Amputee plans to return to duty

With prosthetic leg, he is determined to join police force

May 06, 2007|By Melissa Harris | Melissa Harris,sun reporter

Two years ago, Pieter Lucas ran 1.5 miles in less than 12 minutes, 51 seconds and passed the physical test to enter Howard County's police academy.

A few days later, while volunteering as an auxiliary officer at an accident scene on Thanksgiving Eve, Lucas was hit by a Chevrolet Blazer.

The impact threw him against his own sport utility vehicle and shattered his legs. That night, doctors amputated his lower left leg just above the knee.

Now equipped with a prosthetic leg, Lucas, 23, returned to the all-volunteer auxiliary force Friday and said he remains determined to become a police officer.

Months of physical therapy and training lie ahead of him. To achieve his dream, Lucas must again run 1.5 miles in less than 12 minutes, 51 seconds.

"I'm supposed to be able to run with this," Lucas said.

Unlike the wood and heavy plastic prosthetic devices used in the past, Lucas' new leg is light, custom-fitted and has a rather flexible knee joint.

Advances in technology have enabled several above-the-knee amputees to complete Ironman competitions and marathons. One recently ran the New York City Marathon in 4 hours, 20 minutes, a record, according to the New York Daily News.

For now, Lucas will spend a few weeks riding along with another auxiliary officer and then will return to his volunteer duties, which include directing traffic, writing parking tickets and tagging abandoned vehicles for towing.

He informed his mother of his plans Thursday, the day before he returned, she said.

"Of course, I'm worried because of what happened, but this is what he wants to do," Margaretha Lucas said.

"For him, it must feel like he's getting to be his old self."

It's unlikely that Lucas will stop there. His sister, Anna Lucas, told The Sun in November 2005 that as soon as her brother regained consciousness, he began asking whether he could turn in his final police academy application.

He wanted to "continue the process from his hospital bed," she said.

Lucas' recovery spurred the Maryland General Assembly to pass the Officer Pieter Lucas Act, which requires Howard County to obtain workers' compensation insurance for members of its small auxiliary force.

The county's insurance policy for auxiliary officers injured in the line of duty had limited reimbursement for the loss of limbs and proved insufficient to cover Lucas' medical bills.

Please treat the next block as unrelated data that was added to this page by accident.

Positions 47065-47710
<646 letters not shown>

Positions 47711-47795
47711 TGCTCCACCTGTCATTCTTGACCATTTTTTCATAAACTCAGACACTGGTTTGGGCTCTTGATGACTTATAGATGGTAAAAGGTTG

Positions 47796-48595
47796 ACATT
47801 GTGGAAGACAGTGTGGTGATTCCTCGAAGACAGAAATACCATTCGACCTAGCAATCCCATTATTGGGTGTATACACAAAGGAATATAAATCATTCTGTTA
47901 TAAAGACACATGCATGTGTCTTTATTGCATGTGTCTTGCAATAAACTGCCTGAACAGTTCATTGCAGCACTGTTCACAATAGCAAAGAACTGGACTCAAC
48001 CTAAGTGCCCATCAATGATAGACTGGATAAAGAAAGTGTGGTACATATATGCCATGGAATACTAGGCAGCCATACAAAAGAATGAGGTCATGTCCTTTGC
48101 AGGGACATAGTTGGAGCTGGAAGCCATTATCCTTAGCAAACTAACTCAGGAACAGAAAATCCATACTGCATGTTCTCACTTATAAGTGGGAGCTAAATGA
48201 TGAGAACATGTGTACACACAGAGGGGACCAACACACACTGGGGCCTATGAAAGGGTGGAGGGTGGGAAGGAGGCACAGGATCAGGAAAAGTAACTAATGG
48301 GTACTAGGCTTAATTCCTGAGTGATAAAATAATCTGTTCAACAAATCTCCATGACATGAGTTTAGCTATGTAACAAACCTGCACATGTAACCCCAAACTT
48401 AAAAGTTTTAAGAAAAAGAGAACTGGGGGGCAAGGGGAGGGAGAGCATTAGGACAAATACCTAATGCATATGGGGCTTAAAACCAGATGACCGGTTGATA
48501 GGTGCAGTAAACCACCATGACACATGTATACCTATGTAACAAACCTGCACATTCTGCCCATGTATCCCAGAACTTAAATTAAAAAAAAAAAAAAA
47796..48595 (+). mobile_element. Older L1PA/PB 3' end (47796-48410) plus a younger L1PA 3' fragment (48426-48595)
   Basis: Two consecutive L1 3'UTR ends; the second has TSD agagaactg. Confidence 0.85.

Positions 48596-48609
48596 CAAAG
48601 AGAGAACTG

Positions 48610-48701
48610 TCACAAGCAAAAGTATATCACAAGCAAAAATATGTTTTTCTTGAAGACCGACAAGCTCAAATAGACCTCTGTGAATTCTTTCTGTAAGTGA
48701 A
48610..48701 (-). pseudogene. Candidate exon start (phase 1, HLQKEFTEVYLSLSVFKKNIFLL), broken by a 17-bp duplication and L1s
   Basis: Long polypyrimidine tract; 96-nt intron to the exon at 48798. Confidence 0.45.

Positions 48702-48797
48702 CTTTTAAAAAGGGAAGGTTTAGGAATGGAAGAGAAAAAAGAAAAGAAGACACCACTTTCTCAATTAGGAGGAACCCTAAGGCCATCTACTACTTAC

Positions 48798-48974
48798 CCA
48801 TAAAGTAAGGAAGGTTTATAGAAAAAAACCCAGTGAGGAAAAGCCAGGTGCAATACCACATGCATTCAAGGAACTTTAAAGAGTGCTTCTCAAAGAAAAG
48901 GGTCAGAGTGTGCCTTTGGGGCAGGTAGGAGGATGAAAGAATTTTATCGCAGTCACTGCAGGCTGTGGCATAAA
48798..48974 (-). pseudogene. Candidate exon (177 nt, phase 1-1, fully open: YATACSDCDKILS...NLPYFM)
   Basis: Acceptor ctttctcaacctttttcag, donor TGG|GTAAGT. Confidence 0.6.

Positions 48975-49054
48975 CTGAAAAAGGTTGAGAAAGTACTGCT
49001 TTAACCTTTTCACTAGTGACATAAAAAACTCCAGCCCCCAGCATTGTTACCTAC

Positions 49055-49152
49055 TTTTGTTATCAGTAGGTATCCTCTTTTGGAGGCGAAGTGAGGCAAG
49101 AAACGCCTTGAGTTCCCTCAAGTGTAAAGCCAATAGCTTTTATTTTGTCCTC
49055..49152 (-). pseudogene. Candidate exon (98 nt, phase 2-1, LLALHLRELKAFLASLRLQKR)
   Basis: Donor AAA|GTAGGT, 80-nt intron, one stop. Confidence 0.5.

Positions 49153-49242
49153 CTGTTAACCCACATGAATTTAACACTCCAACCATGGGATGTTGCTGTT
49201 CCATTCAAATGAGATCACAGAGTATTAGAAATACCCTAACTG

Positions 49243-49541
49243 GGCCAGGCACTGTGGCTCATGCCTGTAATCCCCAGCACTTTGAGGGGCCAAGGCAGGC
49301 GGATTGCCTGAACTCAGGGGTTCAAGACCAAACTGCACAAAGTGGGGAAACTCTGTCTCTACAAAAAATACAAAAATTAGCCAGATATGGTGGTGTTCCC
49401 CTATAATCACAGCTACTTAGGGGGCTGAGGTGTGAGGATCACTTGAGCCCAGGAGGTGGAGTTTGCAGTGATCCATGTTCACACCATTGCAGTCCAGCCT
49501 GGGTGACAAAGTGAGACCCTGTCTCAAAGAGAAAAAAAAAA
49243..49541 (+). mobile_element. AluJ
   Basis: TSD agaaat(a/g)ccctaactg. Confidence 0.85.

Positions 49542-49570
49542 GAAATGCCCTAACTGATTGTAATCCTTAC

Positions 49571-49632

The River Hill High School graduate's family hired an attorney and applied for workers' compensation benefits.

Favorable ruling

Members of County Executive James N. Robey's administration denied his claim. Lucas, who lives with his parents in Glenwood, appealed, and a state board ruled in his favor.

As a result, collection agencies have stopped calling his parents, Lucas said.

There was no bitterness in his voice as he talked about why he chose to return to the Police Department.

He also has returned to a part-time job at the county's Parks and Recreation Department and does office work at the West Friendship Volunteer Fire Station, where he is a volunteer emergency medical services lieutenant.

Lucas said it is "understandable" that the county wouldn't want to pay his medical bills.

"It wasn't a great feeling, but we won," he said.

Sen. Alan H. Kittleman, a Howard County Republican and a former workers' compensation attorney, sponsored the legislation and invited Lucas to the bill-signing ceremony with Gov. Martin O'Malley.

Public servant

"Pieter doesn't look at things and say, `I was treated improperly' or `I'm going to hold a grudge,'" Kittleman said. "It demonstrates that he's a public servant first."

Boredom, it seems, is about the only thing that frustrates Lucas. For several months, he had to live in his family's dining room because he couldn't climb the stairs.

Volunteer firefighters and his parents moved a hospital bed, television, DVD player and video game set into the room, and Lucas purchased a personal digital assistant, similar to ones that Howard County detectives carry, to keep him occupied.

"I got out of the dining room as soon as I could," he said.

Mickey Day, chief of the West Friendship Volunteer Fire Department, said Lucas has "had bad days and good days" in the months since his accident.

One of Lucas' close friends, fellow West Friendship volunteer firefighter and Montgomery County police officer Luke Timothy Hoffman, 24, was killed in the line of duty two weeks ago when a police car struck him during his foot chase involving a drunken-driving suspect.

Grieving has been "an eye-opener" for Lucas, Day said.

"To have gone through a similarly tragic accident and survived, Pete now knows that he's got a second chance," Day said.

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